A Rockapaedia Obituary
Bands: Miles Davis's, The Tony Williams Lifetime, Public Image Ltd,
Tony Williams died aged fifty-one of heart attack on 23rd February 1997 in Daly City, California, U.S.A..
Tony Williams was born Anthony Tillman Williams in Chicago on 12th December 1945 and grew up in Boston, Massachusetts, U.S.A. and was of mixed African, Portuguese, and Chinese descent. He studied with drummer Alan Dawson at an early age, and began playing professionally at the age of thirteen with saxophonist Sam Rivers.
At seventeen Tony Williams gained attention by joining Miles Davis in what was later dubbed Davis's Second Great Quintet. Tony Williams was a vital element of the group, called by Davis in his autobiography "the center that the group's sound revolved around." His playing helped redefine the role of the jazz rhythm section through the use of polyrhythms and metric modulation. Meanwhile, he recorded his first two albums as leader for Blue Note label, 'Life Time' in 1964 and 'Spring' in 1965. He also recorded as a sideman for the label including, in 1964, Out to Lunch! with Eric Dolphy and Point of Departure with Andrew Hill.
In 1969, he formed a trio, the Tony Williams Lifetime, with John McLaughlin on guitar and Larry Young on organ. Lifetime was a pioneering band of the fusion movement, a combination of rock, Rythm&Blues, and jazz.
Their first album was Emergency!. After the departures of McLaughlin and bassist Jack Bruce, who had joined the group for its second album, and several more releases, Lifetime disbanded. In 1975, Tony Williams put together a band he called "The New Tony Williams Lifetime", featuring bassist Tony Newton, pianist Alan Pasqua, and English guitarist Allan Holdsworth, which recorded two albums for Columbia Records, 'Believe It' and 'Million Dollar Legs'.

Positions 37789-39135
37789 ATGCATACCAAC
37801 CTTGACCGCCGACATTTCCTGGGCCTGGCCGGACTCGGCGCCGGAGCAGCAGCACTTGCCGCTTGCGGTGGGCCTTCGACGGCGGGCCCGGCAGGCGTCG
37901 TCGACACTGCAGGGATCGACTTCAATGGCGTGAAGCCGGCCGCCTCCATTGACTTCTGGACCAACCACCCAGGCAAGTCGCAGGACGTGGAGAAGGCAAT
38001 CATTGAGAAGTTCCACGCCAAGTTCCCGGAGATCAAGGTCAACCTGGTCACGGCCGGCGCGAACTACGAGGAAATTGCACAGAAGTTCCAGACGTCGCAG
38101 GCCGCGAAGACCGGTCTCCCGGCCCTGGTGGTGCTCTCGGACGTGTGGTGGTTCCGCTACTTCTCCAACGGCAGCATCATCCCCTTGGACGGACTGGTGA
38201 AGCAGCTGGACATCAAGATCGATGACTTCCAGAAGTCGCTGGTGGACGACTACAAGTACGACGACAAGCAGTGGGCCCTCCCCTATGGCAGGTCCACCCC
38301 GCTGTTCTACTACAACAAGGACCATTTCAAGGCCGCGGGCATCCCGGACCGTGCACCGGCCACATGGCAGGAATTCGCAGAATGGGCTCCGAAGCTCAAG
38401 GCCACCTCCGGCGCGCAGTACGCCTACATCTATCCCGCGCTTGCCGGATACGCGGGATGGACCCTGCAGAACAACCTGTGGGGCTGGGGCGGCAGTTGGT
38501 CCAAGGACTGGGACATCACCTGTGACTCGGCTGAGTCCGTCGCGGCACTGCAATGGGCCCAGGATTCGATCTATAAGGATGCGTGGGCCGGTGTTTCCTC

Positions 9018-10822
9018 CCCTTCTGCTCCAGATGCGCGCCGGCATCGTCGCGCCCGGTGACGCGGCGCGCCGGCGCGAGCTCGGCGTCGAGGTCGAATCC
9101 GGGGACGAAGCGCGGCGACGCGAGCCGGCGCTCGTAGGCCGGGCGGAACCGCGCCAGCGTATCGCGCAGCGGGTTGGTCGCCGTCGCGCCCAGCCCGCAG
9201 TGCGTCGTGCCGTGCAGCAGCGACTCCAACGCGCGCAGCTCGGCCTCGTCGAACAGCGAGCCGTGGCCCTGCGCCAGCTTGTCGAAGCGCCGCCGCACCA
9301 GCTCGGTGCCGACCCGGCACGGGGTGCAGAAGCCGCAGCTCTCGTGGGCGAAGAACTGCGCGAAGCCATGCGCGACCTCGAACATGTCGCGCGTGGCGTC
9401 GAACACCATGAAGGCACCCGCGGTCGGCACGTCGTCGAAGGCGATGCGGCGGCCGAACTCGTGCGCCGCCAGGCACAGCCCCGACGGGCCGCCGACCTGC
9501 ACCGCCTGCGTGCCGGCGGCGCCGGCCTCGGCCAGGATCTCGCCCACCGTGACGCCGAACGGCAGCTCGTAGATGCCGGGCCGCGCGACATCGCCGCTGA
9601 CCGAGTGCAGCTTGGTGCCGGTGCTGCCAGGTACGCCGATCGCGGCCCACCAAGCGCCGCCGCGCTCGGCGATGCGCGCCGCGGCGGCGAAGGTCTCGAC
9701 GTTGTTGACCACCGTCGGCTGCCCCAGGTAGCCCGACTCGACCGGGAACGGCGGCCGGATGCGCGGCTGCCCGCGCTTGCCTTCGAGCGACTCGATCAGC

In mid-1976, Tony Williams was a part of a reunion with his colleagues from the Miles Davis band: keyboardist Herbie Hancock, bassist Ron Carter, and saxophonist Wayne Shorter. Davis was in the midst of a six-year hiatus and was "replaced" by Freddie Hubbard. The record was later released as 'V.S.O.P'. The group toured for several years and a series of live albums were released.
In 1979, Tony Williams, McLaughlin and bassist Jaco Pastorius united for a one-time performance at the Havana Jazz Festival. This trio came to be known as the Trio of Doom, and a recording of their performance (along with some studio tracks recorded in New York shortly thereafter) was released in 2007. It opens with a powerful drum improvisation by Tony. Tony Williams and Jaco Pastorius had also played together on the Herbie Hancock track "Good Question" from his 1978 album Sunlight. With the group 'Fuse One', Tony Williams released two albums in 1980 and 1982.
In 1985, he returned to Blue Note and the result was a series of recordings for the label beginning with 'Foreign Intrigue', which featured the playing of pianist Mulgrew Miller and trumpeter Wallace Roney. Later that year he formed a quintet with Miller, Roney, saxophonist Bill Pierce, and bassist Charnett Moffett. This band played Tony Williams' compositions almost exclusively. Tony Williams also played drums for the band Public Image Limited, fronted by John Lydon, on an album. One of his final recordings was 'The Last Wave' by the jazz-rock trio called Arcana.
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music: 'Proto Cosmos' by The Tony Williams Lifetime